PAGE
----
The renaissance that the Clemson football program is enjoying this season has brought happiness to many people.
Death Valley is once again filled to the brim with orange-clad fans. Tiger apparel is hard to find in stores but easy to spot on the street.
In short, Clemson is once again a national title contender, and people are enjoying it.
It is hard to imagine, though, many people enjoying the success as much as Keith Adams.
Adams was a freshman when the Tigers endured a 3-8 (1-7 in the ACC) campaign in 1998, when the only time his team was mentioned among the nation's elite was when they played Florida State.
"Going through that season has helped us this year," Adams said. "It makes you hungry for every game, we appreciate every win. We were
1-7 in the ACC that year. As a result we don't take anything for granted."
Not only has Adams been around for the resurgence, he has been an integral part of it.
The outside linebacker leads the Clemson defense - the second-ranked unit in the nation - with 11.4 tackles per game, tallying a tackle every 4.7 plays. The Sporting News listed Adams as the top linebacker in the nation in its preseason publication.
"I just go out and play," Adams said. "I would like to be one of the best linebackers in the country, and it was an honor to be named the top linebacker. It is a motivation from the standpoint that I have something to live up to, and if the team plays well, then I play well."
The 2000 season isn't the first year that offenses have centered their blocking schemes around Adams. His sophomore year was stellar as well.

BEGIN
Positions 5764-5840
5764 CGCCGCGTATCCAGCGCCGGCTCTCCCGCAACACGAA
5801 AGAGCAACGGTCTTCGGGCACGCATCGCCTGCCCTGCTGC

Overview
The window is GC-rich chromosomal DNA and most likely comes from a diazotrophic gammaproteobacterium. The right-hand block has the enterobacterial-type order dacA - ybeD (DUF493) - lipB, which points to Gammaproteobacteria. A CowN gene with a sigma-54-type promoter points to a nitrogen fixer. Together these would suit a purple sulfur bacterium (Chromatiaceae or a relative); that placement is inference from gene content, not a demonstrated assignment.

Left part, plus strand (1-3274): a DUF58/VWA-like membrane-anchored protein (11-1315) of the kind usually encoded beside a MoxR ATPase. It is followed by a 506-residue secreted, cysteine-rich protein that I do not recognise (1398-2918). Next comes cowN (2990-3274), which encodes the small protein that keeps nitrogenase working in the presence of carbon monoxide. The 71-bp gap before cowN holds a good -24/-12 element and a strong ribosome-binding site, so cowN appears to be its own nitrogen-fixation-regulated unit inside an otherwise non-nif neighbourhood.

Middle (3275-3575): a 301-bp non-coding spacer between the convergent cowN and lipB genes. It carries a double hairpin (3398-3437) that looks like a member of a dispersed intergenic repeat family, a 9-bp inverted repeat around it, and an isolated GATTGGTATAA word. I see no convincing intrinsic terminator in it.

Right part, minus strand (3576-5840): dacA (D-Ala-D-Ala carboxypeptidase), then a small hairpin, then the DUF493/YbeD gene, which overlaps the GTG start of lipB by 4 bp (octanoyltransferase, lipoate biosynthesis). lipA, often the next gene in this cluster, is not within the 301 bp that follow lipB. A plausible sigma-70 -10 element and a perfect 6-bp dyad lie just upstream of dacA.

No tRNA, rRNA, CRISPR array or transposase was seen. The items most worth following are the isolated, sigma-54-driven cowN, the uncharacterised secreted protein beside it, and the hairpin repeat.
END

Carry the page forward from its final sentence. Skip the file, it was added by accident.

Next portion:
Adams became the first sophomore in Clemson history to earn All-American honors, leading the team in tackles with 186 and tackles for loss with 35.
The College Park, Ga., native was tabbed the ACC Defensive Player of the Year and finished second in the nation with 16 sacks.
Perhaps the reason Adams performed so well so early in his college career is that football has always been an important part of his life.
Adams' father played for the New England Patriots for 15 years and instilled a love of the gridiron in his son at an early age.
"My father tells the story that we used to watch games together when I was 2-years-old," Adams said. "When my father changed the channel off the football game I would start crying. When he changed it back to the game I would stop.
"I guess you could say football was in me at an early age."
If Adams' inherited the love of football from his father, he received his cat-like quickness that allows him to track down opponents from his mother, whom Adams describes as a former track star.
"People always talk about my size," the 5-foot-11, 220-pound Adams said. "But it is my speed and quickness that let me get to people."
Getting to people is what Adams does best, and he must continue to do that if the Tigers hope to capture the national championship.